The Wall Street Journal unearthed a recently filed Amazon patent for "anticipatory shipping", a setup where the products you buy start travelling to your nearest shipping hub before you've clicked the purchase button. Welcome to the future, folks.
According to the document filed in December, Amazon would consider things like previous orders and searches, wish lists and the time your cursor spends hovering over a listing to determine what to pre-ship where. Partial addresses might be filled out to ship an item to a regional hub, so that it's closer to the final buyer once he or she completes the purchase. The patent even says that packages without a recipient name might be speculatively shipped directly to multi-family residences (like apartment buildings) based on the predictive model.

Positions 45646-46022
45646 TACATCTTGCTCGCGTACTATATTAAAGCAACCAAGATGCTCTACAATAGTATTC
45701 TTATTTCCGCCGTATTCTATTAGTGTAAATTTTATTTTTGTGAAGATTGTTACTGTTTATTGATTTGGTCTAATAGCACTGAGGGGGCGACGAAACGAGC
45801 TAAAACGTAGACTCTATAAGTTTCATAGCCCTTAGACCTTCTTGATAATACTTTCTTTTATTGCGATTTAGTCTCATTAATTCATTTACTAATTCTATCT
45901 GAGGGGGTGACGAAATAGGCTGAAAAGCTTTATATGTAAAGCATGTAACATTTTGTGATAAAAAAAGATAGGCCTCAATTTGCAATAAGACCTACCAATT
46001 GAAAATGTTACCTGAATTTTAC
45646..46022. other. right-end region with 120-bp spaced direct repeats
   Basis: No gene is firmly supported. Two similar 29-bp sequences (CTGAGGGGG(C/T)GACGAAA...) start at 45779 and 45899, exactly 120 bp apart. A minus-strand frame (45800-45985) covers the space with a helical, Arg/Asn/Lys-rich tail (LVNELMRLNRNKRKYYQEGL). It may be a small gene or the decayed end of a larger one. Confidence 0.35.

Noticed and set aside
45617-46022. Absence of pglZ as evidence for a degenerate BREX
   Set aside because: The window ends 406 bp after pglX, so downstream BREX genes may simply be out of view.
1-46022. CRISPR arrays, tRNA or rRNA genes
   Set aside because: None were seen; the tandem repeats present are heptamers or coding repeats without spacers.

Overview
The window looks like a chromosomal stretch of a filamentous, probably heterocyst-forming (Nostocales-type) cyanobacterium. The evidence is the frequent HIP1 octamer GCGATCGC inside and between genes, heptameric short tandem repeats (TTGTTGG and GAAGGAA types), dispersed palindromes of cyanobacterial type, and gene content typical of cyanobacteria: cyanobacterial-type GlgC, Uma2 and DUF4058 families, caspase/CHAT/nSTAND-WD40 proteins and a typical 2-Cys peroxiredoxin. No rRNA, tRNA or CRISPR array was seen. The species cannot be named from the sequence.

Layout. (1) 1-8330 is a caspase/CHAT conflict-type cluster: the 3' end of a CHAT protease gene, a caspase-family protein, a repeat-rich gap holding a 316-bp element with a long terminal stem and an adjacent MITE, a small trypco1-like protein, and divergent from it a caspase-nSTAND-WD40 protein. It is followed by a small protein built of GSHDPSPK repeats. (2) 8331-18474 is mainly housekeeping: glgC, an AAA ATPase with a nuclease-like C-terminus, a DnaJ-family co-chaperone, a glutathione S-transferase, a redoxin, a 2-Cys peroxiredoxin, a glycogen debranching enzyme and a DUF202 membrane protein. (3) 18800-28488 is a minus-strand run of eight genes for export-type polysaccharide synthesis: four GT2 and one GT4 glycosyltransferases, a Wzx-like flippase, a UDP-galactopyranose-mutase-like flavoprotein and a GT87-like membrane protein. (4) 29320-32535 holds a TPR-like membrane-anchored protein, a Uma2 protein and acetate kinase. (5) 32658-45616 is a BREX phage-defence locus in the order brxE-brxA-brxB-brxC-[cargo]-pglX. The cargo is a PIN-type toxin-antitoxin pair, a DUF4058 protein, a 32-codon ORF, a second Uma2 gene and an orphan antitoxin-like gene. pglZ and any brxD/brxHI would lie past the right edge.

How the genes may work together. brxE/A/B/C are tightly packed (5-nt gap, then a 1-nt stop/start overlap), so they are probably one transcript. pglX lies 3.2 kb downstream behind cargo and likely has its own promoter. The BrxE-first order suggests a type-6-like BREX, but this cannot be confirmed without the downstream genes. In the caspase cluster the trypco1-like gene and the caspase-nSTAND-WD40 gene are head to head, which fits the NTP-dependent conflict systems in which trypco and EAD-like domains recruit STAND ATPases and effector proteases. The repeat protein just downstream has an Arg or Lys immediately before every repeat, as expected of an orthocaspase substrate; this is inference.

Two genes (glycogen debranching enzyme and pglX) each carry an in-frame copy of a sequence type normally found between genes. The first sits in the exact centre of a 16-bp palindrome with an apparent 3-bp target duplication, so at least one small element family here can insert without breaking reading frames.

Right now, this concept only exists in patent paperwork, and that might be as far as it ever gets. Nothing's forcing Amazon to actually make good on the promise, though if it can work it's a pretty brilliant idea. Better than drones, at least.
What if the setup gives you something you don't want? Amazon says it might sell it to you at a discount, or give it to you as a free gift. The patent calls this "a promotional gift ... to build goodwill." We call it creepy ... but kind of awesome. [WSJ]